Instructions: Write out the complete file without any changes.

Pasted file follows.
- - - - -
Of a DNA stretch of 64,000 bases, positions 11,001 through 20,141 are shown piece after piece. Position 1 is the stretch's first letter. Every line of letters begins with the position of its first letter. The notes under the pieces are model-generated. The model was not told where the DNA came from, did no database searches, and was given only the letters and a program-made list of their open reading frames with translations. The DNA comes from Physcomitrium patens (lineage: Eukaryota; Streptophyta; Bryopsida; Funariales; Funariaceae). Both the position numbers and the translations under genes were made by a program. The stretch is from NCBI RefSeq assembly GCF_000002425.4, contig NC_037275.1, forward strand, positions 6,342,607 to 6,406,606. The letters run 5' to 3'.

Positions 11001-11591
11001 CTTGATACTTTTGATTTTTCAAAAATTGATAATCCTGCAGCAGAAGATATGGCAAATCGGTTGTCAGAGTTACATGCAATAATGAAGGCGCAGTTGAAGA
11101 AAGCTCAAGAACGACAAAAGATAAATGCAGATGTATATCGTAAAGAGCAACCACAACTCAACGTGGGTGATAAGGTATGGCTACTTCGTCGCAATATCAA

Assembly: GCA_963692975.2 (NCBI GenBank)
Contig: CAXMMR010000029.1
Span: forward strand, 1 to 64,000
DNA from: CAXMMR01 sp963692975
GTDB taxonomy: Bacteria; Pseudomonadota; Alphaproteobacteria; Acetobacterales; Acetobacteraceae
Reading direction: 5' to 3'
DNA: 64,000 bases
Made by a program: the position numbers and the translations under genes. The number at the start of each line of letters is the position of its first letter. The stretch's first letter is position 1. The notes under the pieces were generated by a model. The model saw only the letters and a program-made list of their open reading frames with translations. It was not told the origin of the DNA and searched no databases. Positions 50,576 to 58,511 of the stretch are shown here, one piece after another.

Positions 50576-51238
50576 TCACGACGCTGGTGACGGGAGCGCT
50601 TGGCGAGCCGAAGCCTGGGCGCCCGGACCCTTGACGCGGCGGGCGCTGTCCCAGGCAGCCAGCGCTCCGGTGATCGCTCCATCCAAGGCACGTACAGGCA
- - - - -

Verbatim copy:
Of a DNA stretch of 64,000 bases, positions 11,001 through 20,141 are shown piece after piece. Position 1 is the stretch's first letter. Every line of letters begins with the position of its first letter. The notes under the pieces are model-generated. The model was not told where the DNA came from, did no database searches, and was given only the letters and a program-made list of their open reading frames with translations. The DNA comes from Physcomitrium patens (lineage: Eukaryota; Streptophyta; Bryopsida; Funariales; Funariaceae). Both the position numbers and the translations under genes were made by a program. The stretch is from NCBI RefSeq assembly GCF_000002425.4, contig NC_037275.1, forward strand, positions 6,342,607 to 6,406,606. The letters run 5' to 3'.

Positions 11001-11591
11001 CTTGATACTTTTGATTTTTCAAAAATTGATAATCCTGCAGCAGAAGATATGGCAAATCGGTTGTCAGAGTTACATGCAATAATGAAGGCGCAGTTGAAGA
11101 AAGCTCAAGAACGACAAAAGATAAATGCAGATGTATATCGTAAAGAGCAACCACAACTCAACGTGGGTGATAAGGTATGGCTACTTCGTCGCAATATCAA

Assembly: GCA_963692975.2 (NCBI GenBank)
Contig: CAXMMR010000029.1
Span: forward strand, 1 to 64,000
DNA from: CAXMMR01 sp963692975
GTDB taxonomy: Bacteria; Pseudomonadota; Alphaproteobacteria; Acetobacterales; Acetobacteraceae
Reading direction: 5' to 3'
DNA: 64,000 bases
Made by a program: the position numbers and the translations under genes. The number at the start of each line of letters is the position of its first letter. The stretch's first letter is position 1. The notes under the pieces were generated by a model. The model saw only the letters and a program-made list of their open reading frames with translations. It was not told the origin of the DNA and searched no databases. Positions 50,576 to 58,511 of the stretch are shown here, one piece after another.

Positions 50576-51238
50576 TCACGACGCTGGTGACGGGAGCGCT
50601 TGGCGAGCCGAAGCCTGGGCGCCCGGACCCTTGACGCGGCGGGCGCTGTCCCAGGCAGCCAGCGCTCCGGTGATCGCTCCATCCAAGGCACGTACAGGCA